2 new businesses plus bakery expansion pause opening plans
Three businesses are anxious to open their doors in Richland’s Parkway, following months of construction and delays due to Covid-19 restrictions.
Moniker, a high-end craft cocktail bar, will serve as the anchor tenant, occupying about half of the building at 702 The Parkway. Wine Social, a wine bar offering retail sales, and Ethos Bakery’s second location will lease space in the building, too.
Work on the new building, bankrolled by investors with Prospere Ventures and built by Booth & Sons Construction, began in late summer 2019 following demolition of a former World War II-era building that was home to many businesses in its time, including The Brass Door restaurant. It is south of Frost Me Sweet Bistro & Bakery, near the fountain, straddling The Parkway and George Washington Way.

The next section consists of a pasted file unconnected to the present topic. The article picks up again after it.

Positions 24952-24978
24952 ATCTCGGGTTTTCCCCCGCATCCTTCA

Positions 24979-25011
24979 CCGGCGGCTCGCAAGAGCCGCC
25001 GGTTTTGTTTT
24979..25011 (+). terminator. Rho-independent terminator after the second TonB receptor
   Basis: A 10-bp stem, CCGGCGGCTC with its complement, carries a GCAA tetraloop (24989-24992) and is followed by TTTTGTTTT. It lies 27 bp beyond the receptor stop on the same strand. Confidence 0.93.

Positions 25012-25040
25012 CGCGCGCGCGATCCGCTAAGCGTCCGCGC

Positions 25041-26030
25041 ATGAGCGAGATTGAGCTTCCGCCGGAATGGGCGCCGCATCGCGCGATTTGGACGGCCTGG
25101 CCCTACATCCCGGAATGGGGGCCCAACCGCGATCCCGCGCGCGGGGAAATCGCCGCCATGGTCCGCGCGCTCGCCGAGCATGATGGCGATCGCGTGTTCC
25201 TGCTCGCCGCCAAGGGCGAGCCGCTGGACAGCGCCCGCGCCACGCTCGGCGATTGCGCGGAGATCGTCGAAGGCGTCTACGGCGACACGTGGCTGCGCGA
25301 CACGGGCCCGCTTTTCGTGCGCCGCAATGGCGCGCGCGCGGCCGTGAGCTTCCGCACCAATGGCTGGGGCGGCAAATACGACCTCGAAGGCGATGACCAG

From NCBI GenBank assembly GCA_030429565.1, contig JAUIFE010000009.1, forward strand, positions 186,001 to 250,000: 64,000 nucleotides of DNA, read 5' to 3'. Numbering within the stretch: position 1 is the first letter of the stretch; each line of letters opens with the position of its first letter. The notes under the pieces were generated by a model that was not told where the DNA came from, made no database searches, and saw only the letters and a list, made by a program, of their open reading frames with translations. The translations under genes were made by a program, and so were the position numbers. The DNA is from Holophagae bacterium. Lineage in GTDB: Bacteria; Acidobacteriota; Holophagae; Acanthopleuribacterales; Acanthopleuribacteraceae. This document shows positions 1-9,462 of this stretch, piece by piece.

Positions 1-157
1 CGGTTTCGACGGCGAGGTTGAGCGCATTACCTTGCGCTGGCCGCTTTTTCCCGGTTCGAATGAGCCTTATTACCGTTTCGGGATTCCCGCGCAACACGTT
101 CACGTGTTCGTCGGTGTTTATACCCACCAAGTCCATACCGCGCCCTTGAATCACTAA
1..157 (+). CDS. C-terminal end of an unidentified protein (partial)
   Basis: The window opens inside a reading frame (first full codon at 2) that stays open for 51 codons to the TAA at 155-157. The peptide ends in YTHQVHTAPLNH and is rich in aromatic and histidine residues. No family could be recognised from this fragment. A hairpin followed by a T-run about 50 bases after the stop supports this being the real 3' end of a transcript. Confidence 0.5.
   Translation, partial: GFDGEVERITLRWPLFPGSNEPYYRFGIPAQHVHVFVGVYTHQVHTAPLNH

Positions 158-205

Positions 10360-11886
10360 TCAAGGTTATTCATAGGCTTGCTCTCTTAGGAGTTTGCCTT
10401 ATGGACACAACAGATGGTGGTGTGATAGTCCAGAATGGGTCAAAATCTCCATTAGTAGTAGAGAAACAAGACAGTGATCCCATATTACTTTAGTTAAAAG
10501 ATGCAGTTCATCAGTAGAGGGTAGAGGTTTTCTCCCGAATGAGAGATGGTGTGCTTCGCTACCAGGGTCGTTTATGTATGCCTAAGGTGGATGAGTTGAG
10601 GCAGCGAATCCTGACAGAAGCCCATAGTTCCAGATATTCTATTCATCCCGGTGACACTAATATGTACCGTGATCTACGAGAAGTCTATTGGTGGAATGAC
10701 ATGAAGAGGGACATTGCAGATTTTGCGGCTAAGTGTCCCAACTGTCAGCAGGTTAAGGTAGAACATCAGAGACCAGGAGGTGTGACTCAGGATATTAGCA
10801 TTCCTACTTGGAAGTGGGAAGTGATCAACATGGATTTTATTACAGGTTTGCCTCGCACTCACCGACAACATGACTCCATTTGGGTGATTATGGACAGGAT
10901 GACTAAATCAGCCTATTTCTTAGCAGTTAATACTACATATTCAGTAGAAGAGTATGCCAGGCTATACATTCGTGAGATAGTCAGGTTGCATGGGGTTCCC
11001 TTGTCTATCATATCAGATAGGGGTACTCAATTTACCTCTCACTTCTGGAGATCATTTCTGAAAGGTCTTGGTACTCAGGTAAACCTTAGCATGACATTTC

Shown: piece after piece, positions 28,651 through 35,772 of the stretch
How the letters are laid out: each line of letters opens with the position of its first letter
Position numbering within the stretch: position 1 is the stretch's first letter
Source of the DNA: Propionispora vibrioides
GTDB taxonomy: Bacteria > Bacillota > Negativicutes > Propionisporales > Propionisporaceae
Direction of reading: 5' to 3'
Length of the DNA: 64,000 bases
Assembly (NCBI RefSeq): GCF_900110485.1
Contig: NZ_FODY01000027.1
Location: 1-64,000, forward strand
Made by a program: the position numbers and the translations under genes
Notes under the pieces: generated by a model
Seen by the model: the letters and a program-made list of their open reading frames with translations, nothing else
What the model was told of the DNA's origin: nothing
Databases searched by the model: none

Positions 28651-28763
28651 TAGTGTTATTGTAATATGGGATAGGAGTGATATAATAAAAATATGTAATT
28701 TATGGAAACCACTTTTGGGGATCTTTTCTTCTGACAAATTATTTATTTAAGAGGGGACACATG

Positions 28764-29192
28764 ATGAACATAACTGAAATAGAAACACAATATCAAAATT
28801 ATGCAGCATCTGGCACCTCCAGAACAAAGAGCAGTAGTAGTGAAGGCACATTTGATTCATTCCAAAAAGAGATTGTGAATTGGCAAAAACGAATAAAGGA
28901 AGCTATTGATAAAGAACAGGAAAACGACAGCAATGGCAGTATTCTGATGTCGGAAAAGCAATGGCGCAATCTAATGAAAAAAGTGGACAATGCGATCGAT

Prospere investor Casey Stratton said he remains “quite impressed with the timeline,” for construction, considering the challenges presented by erecting a 5,500-square-foot commercial building during a pandemic.
The original project was valued at $700,000, according to the building permit issued in 2019. A second permit issued in January for tenant improvements in the 2,500-square-foot Moniker space was valued at $250,000.
Stratton declined to share overall costs for the construction, saying that investors “made decisions that were not (return on investment)-driven as an effort to create a Richland downtown we want to live in.”
As the project wraps up, Stratton said his group of six investors is “always looking to acquire more property on or around The Parkway.”
The craft cocktail bar Moniker is nearly complete and had targeted a mid-July opening. Owners now say it’ll likely be later this summer. They’re excited about moving into a modified Phase 1 of the state’s staggered reopening plan, saying it’s a nice way for businesses to open up in a safe way. The phase allows restaurants to offer outdoor seating at 50% of existing outdoor capacity.